Betafolio: Return of the Decade
Cast your mind back 10 years ago. Do you remember where you were in January 2010?
I remember it well. I’d just got married, bought half-a-house, and then boom, I got fired. Suddenly, I was a broke-ass 27 year old, in debt up to my eyeballs. The future had never looked so bleak. I was in a hole and I had no idea how to dig myself out.
I had arrived in the UK some five years prior, on a scholarship and £300 spending money from my dad, his entire life savings. But now, that dream of a better life was turning into a horrible nightmare.
The economy wasn’t in such great shape either. Reeling from the Great Financial Crisis, the UK economic barely managed to escape a recession in 2009 as it crawled its way out of the deepest recession since the 1930s. Unemployment was 8%, meaning that around 2.5m people were looking for work. I was one of them.
The global economy was on life support as central bankers across the world were printing money. Interest rates were heading for rock bottom, which economists told us meant we were entering a ‘low-return world.’
It was all too obvious, to financial pundits at least, the next decade was going to be a very difficult one for the economy and for financial markets.
Amazingly, the 2010s turned out to be a golden decade despite the way it started. (Or should I say, because of how the decade started.)
According to Ben Carlson of Ritholt Wealth:
- 2010s is the only decade since 1850 that the US didn’t experience a single recession
- It’s the first decade in over 150 years since 1850 (which is about as far back as we have good data) that the U.S. didn’t experience a single recession
- The S&P 500 hit a new all-time high more than 200 times in this decade alone
- S&P was up in nine out of 10 yrs, including seven years of double-digit gains and three years of 20% + annual return
What started as a gloomy decade for the global economy ended up as a golden one. Investors who stayed the course and put their capital (and their faith in free enterprise) to work – against all odds – have been handsomely rewarded. The speculators who sat on the sidelines listened to fear-mongers or tried to outsmart the markets have only themselves to blame.
For U.S. Equity, the 2010s delivered above average returns in real terms as $100 invested in U.S. Equity grew to$352, after accounting for inflation.
For U.K. Equity, £100 invested at the start of the decade grew to £177 after accounting for inflation.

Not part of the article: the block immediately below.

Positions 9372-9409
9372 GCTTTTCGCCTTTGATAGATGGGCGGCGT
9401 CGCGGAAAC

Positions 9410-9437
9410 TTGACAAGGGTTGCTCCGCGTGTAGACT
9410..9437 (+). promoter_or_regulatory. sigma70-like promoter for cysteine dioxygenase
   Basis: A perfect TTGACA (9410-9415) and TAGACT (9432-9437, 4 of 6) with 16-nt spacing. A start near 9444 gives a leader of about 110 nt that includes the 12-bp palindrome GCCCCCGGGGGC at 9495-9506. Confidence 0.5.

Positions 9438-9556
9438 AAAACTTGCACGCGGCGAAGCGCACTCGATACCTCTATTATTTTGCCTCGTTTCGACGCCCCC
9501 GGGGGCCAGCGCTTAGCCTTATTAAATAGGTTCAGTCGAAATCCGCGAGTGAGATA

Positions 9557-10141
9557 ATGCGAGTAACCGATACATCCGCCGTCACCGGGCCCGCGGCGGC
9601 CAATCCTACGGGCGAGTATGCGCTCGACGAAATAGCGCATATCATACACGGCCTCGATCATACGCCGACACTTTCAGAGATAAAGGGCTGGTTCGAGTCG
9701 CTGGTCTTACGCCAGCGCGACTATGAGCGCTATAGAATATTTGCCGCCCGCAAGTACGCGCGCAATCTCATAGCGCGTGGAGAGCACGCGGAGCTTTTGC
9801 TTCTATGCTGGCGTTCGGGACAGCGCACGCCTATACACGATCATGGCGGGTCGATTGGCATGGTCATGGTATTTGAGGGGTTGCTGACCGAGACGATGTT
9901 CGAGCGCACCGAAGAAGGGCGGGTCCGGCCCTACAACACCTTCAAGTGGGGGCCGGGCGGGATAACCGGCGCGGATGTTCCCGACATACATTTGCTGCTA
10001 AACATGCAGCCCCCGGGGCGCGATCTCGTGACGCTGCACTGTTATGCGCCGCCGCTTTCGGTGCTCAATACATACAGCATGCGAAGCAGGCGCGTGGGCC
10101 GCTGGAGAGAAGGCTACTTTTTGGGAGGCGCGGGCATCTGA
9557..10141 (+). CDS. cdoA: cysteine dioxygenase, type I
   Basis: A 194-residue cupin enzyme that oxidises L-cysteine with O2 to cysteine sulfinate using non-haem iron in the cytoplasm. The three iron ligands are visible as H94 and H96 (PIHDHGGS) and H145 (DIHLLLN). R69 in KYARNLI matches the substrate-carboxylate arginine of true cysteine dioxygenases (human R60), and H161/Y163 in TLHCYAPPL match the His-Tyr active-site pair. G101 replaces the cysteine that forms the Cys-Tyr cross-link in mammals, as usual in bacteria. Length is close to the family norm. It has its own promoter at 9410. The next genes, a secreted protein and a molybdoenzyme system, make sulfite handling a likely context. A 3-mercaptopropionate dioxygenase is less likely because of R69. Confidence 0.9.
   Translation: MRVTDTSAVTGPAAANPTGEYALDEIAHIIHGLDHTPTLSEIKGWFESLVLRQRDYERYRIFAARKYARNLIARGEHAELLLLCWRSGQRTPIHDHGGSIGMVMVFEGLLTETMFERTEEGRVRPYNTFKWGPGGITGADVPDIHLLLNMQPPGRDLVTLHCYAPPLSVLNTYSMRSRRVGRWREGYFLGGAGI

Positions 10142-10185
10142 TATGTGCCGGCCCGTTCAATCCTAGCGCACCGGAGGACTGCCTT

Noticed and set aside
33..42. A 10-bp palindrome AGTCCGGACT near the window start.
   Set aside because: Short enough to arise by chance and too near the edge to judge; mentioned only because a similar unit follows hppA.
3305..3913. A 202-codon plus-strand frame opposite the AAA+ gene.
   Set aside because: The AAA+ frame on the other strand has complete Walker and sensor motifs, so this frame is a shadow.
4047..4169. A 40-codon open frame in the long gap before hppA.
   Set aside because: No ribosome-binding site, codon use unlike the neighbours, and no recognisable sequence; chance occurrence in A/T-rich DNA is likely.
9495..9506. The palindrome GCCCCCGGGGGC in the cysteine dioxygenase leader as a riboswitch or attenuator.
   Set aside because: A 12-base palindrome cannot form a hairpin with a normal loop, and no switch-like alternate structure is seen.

Global Equity turned £100 to £226, after accounting for inflation.
Even bonds didn’t fare terribly. Global Bonds turned £100 invested at the start of the decade into £140 after adjusting for inflation. This is in spite of the fact that the ‘low yield’ environment was supposed to signal a low expected return on fixed income assets.
It was neither the best of times nor the worst of times. So I guess we could call it a pretty ordinary decade for the global capital markets.
Capturing this return didn’t require much effort on the part of the investor. All they had to do was to invest, stay invested and try not to be dead.
And for me? Well, I spent the first three years of the decade in some sort of career wilderness. Still, the 2010s was the decade that turned the unemployed to an employer. This month, we welcome our 21st crew member to the business. If anyone would have told me a decade ago we’d be here today, I’d only have asked ’Behold’ if the LORD would make windows in heaven, might this thing be?’
There’s a quote attributed to Bill Gates: ‘most people overestimate what they can do in one year and underestimate what they can do in ten years.’ I have no idea if he said it or not. But it rings true, not just in terms of our expectations for our personal lives, but also for the capital markets.
People overestimate the impact of market returns in any single year and underestimate the cumulative power of returns over a decade on their overall financial plans.
We obsess over what returns are going to be this year or next. But we forget the amazing power of compounding that happens over a decade.
You don’t have to look very hard to see any number of things that didn’t work out quite so well in the last decade. The economy and society at large face countless problems, some of which may appear existential, especially if you listen long enough to economists. But if empirical evidence is anything to go by, we can take courage in our ability, as individuals and as a society, to overcome these problems.
The late Swedish physician Han Rosling encourages us all to be a possibilist, which he describes as ‘someone who neither hopes without reason, nor fears without reason, someone who constantly resists the overdramatic worldview. As a possibilist, I see all this progress, and it fills me with conviction and hope that further progress is possible. This is not optimistic. It is having a clear and reasonable idea about how things are. It is having a worldview that is constructive and useful.’